TEAM GAME This term is most often used to describe a SCRABBLE® game played with at least three people and as many as six or eight. Only two sides compete with one rack each. Each team discusses their potential plays before making the final play on the board. A team game is a good vehicle for teaching or for simply having a lighter, more sociable atmosphere during a game. Talking is permitted, though each side tries to keep from revealing too much information about their tiles to the opposing team.
TOTAL (CUMULATIVE) SPREAD Over the course of many games the plus (+) or minus (-) spread for each game is added together. At the end of the tournament each player has a total spread for the event. TOURNAMENT CLOCK Often called a chess clock, it is actually two clocks housed in one case. Sanctioned tournament games are times using these clocks. Each player has 25 minutes to play the entire game. After making a play, the player starts his/her opponent's time by pressing one of the two buttons on the top of the clock. The game continues in this fashion until finished. Players are penalized 10 points per minute for every minute or fraction thereof used over the allotted 25.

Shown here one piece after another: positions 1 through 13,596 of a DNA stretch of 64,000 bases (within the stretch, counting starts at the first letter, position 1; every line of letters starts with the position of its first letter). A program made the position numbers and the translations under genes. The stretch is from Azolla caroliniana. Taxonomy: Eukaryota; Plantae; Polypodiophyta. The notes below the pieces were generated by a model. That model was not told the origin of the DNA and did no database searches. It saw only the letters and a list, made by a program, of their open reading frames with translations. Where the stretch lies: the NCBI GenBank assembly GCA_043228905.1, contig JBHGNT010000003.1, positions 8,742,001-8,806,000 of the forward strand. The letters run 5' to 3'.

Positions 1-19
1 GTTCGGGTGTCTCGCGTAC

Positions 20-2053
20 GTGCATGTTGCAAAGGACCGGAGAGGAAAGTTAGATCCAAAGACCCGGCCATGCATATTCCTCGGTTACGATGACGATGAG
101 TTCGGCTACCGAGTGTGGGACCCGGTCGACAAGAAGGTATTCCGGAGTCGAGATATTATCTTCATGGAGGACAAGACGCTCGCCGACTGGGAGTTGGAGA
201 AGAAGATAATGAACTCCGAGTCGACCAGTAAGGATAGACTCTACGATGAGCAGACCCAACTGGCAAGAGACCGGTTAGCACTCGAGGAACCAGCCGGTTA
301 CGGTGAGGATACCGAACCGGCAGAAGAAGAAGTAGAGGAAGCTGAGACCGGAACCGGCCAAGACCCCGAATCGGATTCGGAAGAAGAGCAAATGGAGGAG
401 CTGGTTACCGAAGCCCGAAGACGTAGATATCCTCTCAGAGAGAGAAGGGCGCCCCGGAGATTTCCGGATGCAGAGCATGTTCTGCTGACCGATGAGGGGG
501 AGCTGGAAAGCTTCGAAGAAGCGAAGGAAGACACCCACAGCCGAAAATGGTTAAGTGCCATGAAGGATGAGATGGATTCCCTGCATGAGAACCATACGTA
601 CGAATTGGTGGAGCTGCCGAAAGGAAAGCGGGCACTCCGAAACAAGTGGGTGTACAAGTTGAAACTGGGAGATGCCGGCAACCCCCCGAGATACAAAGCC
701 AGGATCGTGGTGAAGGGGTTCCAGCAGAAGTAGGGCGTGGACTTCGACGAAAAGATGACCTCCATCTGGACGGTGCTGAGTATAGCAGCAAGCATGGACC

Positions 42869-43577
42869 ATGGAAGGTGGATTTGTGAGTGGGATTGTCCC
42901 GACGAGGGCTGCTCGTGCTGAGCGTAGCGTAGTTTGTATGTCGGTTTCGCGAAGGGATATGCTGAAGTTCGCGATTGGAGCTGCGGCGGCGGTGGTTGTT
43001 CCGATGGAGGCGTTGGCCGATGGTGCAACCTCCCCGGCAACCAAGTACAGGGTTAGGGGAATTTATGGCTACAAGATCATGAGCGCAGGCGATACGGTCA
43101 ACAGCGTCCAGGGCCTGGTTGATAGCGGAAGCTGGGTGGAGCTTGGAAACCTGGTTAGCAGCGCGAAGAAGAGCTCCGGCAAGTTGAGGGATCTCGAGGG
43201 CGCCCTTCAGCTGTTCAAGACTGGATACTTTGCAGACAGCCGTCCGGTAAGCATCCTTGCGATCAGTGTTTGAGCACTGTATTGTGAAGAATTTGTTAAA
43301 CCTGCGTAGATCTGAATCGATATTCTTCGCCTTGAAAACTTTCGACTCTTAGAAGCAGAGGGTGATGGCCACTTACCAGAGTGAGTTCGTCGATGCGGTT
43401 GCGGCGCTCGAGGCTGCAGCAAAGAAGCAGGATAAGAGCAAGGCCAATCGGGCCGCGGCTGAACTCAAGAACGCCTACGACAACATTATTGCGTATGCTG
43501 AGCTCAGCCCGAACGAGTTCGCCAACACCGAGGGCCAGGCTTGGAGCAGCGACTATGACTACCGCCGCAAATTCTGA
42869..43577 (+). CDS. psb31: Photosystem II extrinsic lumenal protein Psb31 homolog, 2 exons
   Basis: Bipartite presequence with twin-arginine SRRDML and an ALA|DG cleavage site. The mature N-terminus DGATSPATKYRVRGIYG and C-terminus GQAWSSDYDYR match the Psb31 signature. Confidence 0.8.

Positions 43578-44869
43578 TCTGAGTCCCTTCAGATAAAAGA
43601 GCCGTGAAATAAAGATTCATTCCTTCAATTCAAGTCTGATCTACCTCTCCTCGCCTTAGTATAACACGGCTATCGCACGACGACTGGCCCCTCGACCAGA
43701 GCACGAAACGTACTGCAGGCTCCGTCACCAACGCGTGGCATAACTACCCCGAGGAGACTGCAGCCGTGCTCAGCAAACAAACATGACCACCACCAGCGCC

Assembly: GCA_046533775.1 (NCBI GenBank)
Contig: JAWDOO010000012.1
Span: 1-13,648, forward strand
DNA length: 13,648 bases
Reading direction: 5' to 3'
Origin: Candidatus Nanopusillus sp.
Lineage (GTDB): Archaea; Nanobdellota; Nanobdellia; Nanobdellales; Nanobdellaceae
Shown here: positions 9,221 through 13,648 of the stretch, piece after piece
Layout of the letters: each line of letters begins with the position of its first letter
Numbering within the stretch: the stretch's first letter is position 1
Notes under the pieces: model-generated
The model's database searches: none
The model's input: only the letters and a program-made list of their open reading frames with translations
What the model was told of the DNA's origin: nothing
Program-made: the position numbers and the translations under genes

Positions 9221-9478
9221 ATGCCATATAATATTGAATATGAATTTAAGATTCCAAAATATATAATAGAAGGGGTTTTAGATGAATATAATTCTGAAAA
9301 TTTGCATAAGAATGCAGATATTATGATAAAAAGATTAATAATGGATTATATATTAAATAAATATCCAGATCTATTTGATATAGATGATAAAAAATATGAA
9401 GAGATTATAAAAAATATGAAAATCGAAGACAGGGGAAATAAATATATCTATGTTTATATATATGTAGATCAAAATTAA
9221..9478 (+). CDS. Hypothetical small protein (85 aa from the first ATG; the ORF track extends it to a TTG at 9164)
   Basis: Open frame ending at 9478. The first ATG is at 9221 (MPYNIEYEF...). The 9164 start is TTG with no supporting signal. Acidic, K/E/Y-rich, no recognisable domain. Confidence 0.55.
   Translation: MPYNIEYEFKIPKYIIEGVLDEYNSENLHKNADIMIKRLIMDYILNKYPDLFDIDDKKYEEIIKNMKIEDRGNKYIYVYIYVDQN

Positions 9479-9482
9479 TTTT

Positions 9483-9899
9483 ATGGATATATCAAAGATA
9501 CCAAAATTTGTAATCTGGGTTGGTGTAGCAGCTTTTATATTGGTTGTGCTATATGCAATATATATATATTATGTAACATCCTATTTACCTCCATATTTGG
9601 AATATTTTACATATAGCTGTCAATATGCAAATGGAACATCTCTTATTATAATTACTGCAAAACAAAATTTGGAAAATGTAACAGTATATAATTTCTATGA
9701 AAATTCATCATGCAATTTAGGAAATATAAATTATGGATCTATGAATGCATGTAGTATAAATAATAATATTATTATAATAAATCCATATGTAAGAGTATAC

TRADING TILES See "EXCHANGING TILES". TRIPLE-TRIPLE When a player makes a play that covers two Triple Word Squares. The bonus for covering two TWSs on one play: multiply by nine the sum of the value of the letters of the "Triple-Triple" word. The sum should include the extra values earned from any DLS covered that turn. TURNOVER Players are going for "turnover" when they play as many tiles as possible in order to draw as many new tiles as possible. By playing for turnover (usually using 5 or 6 tiles in one play), a player maximizes his/her chances for drawing the better tiles (In order from first to fifth they are: blank, S, E, X, Z). If you have played 60 tiles in a game, you had a 60% chance of drawing the good tiles. That's a 50% better chance than your opponent had. TWO(S)-TO-MAKE-THREES Two-letter words that will take a third letter placed either in front or back to form a three-letter word. Example: AN is a two-to-make-three because BAN, CAN, etc., as well as AND, ANT, and ANY, are words. The three-letter word, BAN, CAN, and ANT, and ANY, are also known as two-to-make-threes. WORD JUDGES Special workers designated to adjudicate players' challenges at clubs and tournaments.